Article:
It’s difficult to pinpoint the precise moment when Meryl Streep was propelled into stardom. Many raise a valid case for Linda in 1979’s The Deer Hunter as her indisputable breakthrough performance, radiating tenderness and sensitivity amid unyielding brutality. Yet the true scope of her talent was arguably not realised until the release of Robert Benton’s Kramer vs Kramer one year later, earning Streep her first Academy Award.
Despite being on screen for only 10 minutes in her role as Joanna, a diffident divorcee who ultimately comes to regret her decision to abandon her son, Streep demands our attention as she guides us through the debris of a broken relationship with unwavering candour. Joanna is the catalyst of this collision of love and betrayal, and Streep’s proficiency for creeping beneath the audience’s skin as she coolly flits between delicate and obstinate is what makes this one of her most affecting performances.
Bringing the breezy opening credits to a clattering standstill, Joanna’s golden wedding band glints in the dim light as she presses a hand to her face, low breaths barely audible above the sudden silence. Swallowing her emotions rapidly becomes a losing battle as they unroll across her face; her expression comes to resemble a tangled patchwork of anguish and exhaustion. She levels her trembling breath as she watches her son doze peacefully, forcing out a muttered “I love you”. Offhand comments about biting bed bugs hang heavy as they disturb the tranquillity of the child’s bedroom, and her tender touches seem to play out in slow motion in the shadows. We know something is wrong.
Initially, Streep struggled to unearth any affection for Joanna, once branding her “an ogre, a princess, an ass”. She was determined to instil the character with a sense of vulnerability, eager to untether herself from the early screenplay’s rigid male chauvinism – but this conflict eventually yielded an astonishing physical performance from Streep, where the emotions she battles to contain ultimately spill out in her facial expressions and body language.
When Joanna’s husband, Ted (Dustin Hoffman), arrives home, he tramples impatiently about the cramped apartment, habitually speaking over her. Offering respite from Ted’s brash egotism, Streep moves slowly, cautiously, her parted mouth teasing an assertiveness which is never followed through. She stands quaking. “I’m leaving you,” she finally blurts out with a hint of a stammer, despite her words seeming noticeably rehearsed. Her farewell is delivered in a rapid burst as she becomes engulfed by her own anxiety, but her composure stubbornly refuses to crumble. Her tone leaps from hurried and elevated to soft and pleading within the same sentence, with Streep’s voice sophisticatedly rendering Joanna a tormented woman.
Paradoxically, Streep’s presence is most keenly felt when she’s no longer on screen. Daily routines for Ted and Billy are characterised by French toast flecked with egg shells, rattling toys, rushed school runs, miscommunications and panicked reassurances. Tension swells, and the sense of stability once sustained by Joanna is quietly yearned for long after her side of the bed has gone cold.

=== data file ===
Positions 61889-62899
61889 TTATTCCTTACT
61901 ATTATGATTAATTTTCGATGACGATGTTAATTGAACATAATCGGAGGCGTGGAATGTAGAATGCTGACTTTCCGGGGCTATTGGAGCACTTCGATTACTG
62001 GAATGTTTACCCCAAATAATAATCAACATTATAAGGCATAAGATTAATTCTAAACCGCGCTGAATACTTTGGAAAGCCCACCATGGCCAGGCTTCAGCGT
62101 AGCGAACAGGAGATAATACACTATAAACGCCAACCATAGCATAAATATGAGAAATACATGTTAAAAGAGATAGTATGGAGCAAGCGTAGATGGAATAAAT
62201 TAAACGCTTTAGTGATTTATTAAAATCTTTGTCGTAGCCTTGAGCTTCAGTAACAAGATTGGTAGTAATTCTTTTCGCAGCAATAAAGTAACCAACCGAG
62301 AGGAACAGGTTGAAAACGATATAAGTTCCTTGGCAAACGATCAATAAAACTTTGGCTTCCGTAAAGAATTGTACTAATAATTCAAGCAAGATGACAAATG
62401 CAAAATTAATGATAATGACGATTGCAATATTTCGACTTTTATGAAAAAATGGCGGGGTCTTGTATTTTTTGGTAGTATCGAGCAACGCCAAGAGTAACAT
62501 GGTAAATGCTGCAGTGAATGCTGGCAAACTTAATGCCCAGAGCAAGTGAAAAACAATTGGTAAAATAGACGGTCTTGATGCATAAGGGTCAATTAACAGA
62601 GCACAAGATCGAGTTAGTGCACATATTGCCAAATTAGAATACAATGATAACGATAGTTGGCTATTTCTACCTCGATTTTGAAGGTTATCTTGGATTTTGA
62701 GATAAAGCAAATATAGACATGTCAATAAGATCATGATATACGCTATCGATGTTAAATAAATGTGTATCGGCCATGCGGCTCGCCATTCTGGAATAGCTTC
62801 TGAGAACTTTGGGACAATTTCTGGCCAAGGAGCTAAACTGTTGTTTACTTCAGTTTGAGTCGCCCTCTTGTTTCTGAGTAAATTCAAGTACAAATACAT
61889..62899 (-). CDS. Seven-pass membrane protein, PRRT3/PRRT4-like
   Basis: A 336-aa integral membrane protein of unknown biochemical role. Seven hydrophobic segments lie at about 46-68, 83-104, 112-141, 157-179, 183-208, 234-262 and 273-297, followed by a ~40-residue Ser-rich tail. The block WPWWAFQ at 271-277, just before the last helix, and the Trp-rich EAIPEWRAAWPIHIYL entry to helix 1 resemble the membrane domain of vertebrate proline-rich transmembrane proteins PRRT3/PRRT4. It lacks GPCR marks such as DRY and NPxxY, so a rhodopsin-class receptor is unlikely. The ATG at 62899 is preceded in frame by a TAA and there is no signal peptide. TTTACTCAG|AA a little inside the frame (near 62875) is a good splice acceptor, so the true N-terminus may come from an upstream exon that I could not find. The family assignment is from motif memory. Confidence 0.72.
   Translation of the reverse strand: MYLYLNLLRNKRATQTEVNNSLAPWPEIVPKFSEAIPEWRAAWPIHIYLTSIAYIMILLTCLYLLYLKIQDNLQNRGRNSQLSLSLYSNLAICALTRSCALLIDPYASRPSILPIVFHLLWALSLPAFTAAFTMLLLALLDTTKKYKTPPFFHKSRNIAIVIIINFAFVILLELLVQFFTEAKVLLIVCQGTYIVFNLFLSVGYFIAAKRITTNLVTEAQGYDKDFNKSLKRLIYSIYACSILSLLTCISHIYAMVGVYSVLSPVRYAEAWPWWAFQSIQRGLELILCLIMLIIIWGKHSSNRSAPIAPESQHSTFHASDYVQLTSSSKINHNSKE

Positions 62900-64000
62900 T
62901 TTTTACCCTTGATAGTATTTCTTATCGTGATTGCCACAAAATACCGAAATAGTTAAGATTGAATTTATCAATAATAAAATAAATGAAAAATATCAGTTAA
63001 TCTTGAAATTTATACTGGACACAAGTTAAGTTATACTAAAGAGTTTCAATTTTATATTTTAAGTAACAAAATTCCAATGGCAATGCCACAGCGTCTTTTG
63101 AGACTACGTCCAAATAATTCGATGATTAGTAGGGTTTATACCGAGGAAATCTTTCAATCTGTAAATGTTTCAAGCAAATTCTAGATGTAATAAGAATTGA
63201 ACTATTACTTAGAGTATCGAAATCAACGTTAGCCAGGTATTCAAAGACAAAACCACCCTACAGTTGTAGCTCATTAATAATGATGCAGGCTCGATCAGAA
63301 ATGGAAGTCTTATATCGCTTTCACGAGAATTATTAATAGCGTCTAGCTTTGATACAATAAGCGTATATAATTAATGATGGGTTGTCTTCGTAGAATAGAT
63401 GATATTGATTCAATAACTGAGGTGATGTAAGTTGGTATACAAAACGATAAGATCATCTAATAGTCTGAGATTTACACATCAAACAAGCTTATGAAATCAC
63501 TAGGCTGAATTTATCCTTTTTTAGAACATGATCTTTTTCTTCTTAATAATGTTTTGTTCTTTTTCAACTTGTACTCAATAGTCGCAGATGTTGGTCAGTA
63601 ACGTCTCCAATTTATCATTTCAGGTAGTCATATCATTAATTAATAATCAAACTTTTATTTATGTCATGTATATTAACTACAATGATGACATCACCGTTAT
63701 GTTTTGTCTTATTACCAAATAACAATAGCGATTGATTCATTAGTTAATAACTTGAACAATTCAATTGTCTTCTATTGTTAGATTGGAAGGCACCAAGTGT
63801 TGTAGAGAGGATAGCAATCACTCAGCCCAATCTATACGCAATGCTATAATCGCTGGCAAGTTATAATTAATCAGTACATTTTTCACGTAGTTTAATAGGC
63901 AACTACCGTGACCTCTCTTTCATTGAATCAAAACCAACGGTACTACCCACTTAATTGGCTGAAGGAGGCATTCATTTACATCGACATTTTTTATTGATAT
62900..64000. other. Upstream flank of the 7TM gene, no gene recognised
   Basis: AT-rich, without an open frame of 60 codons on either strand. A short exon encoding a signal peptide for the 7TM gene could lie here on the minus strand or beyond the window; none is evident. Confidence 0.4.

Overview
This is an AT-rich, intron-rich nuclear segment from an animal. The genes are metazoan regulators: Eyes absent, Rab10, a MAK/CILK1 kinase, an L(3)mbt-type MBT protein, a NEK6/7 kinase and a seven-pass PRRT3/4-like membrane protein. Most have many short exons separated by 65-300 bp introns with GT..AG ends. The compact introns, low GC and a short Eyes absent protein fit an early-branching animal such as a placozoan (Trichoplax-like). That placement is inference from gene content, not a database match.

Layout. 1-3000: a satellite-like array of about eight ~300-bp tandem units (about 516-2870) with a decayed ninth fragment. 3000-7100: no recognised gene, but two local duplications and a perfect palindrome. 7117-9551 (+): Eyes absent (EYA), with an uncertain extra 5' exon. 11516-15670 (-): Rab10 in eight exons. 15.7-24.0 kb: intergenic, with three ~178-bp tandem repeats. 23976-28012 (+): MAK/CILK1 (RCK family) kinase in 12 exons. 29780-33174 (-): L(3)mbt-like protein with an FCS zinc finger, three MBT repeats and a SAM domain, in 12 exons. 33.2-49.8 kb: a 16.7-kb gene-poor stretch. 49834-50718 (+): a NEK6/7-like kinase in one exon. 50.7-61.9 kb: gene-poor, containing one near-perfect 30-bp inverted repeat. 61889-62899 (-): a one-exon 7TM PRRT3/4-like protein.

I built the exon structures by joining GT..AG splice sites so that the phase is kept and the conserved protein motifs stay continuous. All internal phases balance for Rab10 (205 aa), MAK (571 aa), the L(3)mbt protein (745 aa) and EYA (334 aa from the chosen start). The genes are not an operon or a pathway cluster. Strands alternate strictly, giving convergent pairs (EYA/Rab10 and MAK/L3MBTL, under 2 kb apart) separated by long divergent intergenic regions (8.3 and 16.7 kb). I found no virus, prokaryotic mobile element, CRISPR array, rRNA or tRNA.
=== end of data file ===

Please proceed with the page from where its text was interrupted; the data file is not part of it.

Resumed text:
Kramer vs Kramer is reluctant to condemn either parent as the primary offender, adopting an observational approach as opposed to judgmental tone as it shadows a father attempting to rectify his parenting lapses. Crucially, the film evaluates a woman’s role beyond maternal responsibilities; Joanna’s decisions are seen to be made by a woman in turmoil, whose affections are never reciprocated, whose efforts go unappreciated, whose desires go unfulfilled. Just as we are never asked to forgive Joanna, we are never entirely void of sympathy of her.
When she predictably returns, seeking custody of Billy, the venomous confrontation that we had patiently anticipated never arrives. In the courtroom, Streep’s Oscar-clinching monologue barely advances towards the eruptive climax earlier hinted at – instead, she invites judgment of Joanna. With a steady voice brimming with urgency, she speaks of Billy, and in place of shrieking spurts of anger are softly-spoken words which echo gently around the vast room. Fragile yet self-assured, Streep handles Joanna’s crumbling psyche with remarkable attentiveness, unscrambling her thoughts to articulate them perfectly.
We never truly deconstruct the enigma surrounding Joanna, and we certainly cannot claim to wholly understand her motivations, neither as a mother nor woman. Juvenile and clumsy, she’s frequently muddled in her morality and continuously off-putting in her unpredictability. Streep weaponises the most primal of human emotions – guilt, love, desire – and forces us to seek worth within Joanna, and more significantly, to ruminate upon what we have in common with her. Streep’s relationship with Joanna is complicated, often strained, and yet it is irrefutably fuelled by love and respect.
Published 17 Dec 2019
Her role as lovestruck sex worker Alabama is among the most compelling characters of the 1990s.
Following her recent lifetime achievement award, we revisit some of the defining roles from a truly remarkable career.
Her Oscar-nominated supporting turn is a glimmer of light in an otherwise devastating film.